Given that space ex­plo­ration de­mands the in­te­gra­tion of dozens of sci­ence sec­tors in­clud­ing ma­te­ri­als, com­mu­ni­ca­tions and net­work tech­nol­ogy, it could pro­pel the devel­op­ment of rel­e­vant in­dus­tries. Which in turn could cre­ate new pos­si­bil­i­ties for fu­ture gen­er­a­tions, and help im­prove the lives of the present gen­er­a­tions. For in­stance, the po­si­tion­ing sys­tem and imag­ing tech­nol­ogy have helped au­thor­i­ties to make prepa­ra­tions in ad­vance to cope with nat­u­ral dis­as­ters, as well as help ex­plore re­sources.

The ex­ist­ing outer space rules, how­ever, need to be im­proved, as they are not com­pre­hen­sive. So a fair, trans­par­ent and open le­gal sys­tem should be es­tab­lished to give all coun­tries in­volved in space re­search equal rights and obli­ga­tions, and en­sure they are all part of the body that makes the new space rules. More im­por­tantly, the rules should bar the weaponiza­tion of space, es­pe­cially be­cause the US is not will­ing to make any prom­ises on that front.

Su Hao, a pro­fes­sor at the Depart­ment of Diplo­macy and For­eign Af­fairs Man­age­ment, China For­eign Af­fairs Univer­sity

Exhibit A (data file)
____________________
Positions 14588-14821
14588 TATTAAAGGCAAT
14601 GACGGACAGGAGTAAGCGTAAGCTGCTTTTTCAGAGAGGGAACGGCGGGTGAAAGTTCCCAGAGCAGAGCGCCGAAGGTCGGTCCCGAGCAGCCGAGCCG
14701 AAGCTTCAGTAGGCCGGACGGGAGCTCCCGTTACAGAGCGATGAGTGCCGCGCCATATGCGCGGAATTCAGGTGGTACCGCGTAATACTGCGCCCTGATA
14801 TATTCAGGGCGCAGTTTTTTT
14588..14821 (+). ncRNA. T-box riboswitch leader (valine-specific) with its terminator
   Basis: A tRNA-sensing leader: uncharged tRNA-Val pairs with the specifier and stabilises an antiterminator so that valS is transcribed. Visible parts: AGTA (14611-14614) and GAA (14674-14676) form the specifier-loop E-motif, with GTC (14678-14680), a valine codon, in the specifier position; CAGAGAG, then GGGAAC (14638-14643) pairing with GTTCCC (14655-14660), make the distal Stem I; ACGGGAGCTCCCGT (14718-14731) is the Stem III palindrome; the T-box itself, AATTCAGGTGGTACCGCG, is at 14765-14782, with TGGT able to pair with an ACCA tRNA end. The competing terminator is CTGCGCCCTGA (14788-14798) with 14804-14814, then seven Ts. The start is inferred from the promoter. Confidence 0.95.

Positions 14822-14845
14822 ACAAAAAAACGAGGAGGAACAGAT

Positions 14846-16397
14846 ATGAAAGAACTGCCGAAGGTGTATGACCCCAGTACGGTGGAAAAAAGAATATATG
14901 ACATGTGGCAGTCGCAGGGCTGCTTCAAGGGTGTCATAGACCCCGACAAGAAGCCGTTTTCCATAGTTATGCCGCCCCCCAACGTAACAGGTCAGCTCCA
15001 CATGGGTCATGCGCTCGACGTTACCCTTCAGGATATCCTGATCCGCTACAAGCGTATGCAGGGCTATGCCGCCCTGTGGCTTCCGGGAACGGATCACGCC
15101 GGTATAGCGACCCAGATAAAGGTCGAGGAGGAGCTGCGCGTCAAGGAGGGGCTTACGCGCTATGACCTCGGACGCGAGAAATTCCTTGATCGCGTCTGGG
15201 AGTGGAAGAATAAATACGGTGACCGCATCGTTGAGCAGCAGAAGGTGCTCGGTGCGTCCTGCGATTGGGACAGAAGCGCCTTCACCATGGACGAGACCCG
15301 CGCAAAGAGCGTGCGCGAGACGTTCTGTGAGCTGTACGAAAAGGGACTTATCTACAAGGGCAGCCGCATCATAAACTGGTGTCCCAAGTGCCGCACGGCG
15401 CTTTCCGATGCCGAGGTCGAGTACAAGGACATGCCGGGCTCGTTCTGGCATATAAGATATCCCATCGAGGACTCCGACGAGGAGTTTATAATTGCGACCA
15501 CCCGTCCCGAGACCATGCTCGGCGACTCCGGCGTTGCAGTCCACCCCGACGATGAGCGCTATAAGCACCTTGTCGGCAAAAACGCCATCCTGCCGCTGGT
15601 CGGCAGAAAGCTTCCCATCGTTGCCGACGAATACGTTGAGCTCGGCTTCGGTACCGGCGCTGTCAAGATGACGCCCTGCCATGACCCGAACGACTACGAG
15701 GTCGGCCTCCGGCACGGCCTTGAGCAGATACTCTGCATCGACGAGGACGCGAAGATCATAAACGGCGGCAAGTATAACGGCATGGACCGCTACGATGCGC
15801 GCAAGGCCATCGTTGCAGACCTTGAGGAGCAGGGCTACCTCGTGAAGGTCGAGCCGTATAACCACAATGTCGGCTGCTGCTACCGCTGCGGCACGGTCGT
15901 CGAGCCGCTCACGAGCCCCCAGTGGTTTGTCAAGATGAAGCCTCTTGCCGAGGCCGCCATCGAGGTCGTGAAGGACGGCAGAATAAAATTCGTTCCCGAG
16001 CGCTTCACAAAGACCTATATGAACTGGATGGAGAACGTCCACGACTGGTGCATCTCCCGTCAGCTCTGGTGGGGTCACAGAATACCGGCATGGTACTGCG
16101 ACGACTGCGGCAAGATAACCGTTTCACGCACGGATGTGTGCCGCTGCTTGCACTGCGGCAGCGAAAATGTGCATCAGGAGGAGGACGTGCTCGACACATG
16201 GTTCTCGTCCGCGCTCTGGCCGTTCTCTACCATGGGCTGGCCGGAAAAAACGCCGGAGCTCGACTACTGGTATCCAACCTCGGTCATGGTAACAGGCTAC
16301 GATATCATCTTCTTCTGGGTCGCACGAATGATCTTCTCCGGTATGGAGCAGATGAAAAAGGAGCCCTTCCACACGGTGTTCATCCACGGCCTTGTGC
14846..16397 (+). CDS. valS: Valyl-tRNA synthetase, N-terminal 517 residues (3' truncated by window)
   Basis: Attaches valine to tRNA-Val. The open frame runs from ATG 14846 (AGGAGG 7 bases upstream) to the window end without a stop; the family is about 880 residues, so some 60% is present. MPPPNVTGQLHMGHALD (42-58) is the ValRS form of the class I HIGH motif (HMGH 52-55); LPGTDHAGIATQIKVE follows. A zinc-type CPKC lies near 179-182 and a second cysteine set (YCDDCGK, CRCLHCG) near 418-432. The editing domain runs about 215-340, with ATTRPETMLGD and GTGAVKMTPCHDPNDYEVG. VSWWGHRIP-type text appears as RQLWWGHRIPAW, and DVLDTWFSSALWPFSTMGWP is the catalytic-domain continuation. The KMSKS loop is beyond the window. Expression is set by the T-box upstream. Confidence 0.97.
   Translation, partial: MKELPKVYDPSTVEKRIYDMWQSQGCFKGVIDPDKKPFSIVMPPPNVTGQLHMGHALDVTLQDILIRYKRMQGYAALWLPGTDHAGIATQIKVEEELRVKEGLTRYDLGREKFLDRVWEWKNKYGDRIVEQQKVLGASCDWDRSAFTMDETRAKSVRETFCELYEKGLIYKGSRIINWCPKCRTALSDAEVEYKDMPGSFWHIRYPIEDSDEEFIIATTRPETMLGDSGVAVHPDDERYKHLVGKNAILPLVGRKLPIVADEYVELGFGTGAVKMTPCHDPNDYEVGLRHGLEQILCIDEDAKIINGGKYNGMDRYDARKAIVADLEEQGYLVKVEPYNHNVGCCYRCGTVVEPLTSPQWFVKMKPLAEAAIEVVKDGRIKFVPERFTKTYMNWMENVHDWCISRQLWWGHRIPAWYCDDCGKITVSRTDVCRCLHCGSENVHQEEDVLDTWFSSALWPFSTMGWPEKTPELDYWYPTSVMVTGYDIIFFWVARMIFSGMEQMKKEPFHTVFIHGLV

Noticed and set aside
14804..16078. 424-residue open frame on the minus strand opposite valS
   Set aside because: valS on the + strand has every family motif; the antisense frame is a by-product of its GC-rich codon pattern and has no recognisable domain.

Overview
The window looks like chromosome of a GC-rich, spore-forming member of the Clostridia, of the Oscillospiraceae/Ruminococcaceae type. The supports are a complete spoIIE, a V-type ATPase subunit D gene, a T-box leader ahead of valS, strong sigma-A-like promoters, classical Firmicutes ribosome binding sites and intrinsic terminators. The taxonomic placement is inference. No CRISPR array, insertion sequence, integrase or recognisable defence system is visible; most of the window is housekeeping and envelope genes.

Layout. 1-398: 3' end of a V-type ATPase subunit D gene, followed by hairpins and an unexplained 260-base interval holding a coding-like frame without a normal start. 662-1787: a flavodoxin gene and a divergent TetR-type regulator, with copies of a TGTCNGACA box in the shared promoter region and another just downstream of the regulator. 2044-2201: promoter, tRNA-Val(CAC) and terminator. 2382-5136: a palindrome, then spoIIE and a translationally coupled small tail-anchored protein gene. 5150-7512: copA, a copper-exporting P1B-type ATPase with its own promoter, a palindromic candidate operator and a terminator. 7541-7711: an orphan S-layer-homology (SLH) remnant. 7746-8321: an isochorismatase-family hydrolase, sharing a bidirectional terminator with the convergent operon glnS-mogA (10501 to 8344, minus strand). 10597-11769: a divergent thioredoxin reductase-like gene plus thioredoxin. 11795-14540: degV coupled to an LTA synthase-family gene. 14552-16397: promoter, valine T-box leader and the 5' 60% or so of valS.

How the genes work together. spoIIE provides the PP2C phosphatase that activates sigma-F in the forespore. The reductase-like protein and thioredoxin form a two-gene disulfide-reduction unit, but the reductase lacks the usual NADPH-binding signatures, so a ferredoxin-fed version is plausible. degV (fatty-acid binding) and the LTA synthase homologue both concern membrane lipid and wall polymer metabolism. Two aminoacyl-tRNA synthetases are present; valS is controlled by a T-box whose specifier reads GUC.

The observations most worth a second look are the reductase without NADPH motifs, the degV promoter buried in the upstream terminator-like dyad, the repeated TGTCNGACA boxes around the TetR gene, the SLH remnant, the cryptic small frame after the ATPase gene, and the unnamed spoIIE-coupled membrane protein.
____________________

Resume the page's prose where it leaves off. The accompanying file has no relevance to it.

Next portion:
Es­sen­tially, the urge to ex­plore the un­known has prompted coun­tries to con­duct space re­search. Over­all, what is at play in space re­search is noth­ing more Fan Jishe, a re­search fel­low at the In­sti­tute of Amer­i­can Stud­ies, Chi­nese Academy of So­cial Sciences than the thirst for knowl­edge and to meet prac­ti­cal or po­ten­tial needs.

Yet the US seems to have other pur­poses in mind — for ex­am­ple to mil­i­ta­rize space and in­tim­i­date other coun­tries by es­tab­lish­ing a Space Com­mand. China has al­ways op­posed the weaponiza­tion of space, and made peace­ful use of space a pre­con­di­tion for space re­search. As such, China will never mil­i­ta­rize space, nor will it trig­ger, or be forced into, an arms race in space, let alone adopt a new type of Strate­gic De­fense Ini­tia­tive, which for­mer US pres­i­dent Ron­ald Rea­gan pro­posed in 1983 as a strate­gic de­fen­sive sys­tem against po­ten­tial nu­clear at­tacks (from the Soviet Union).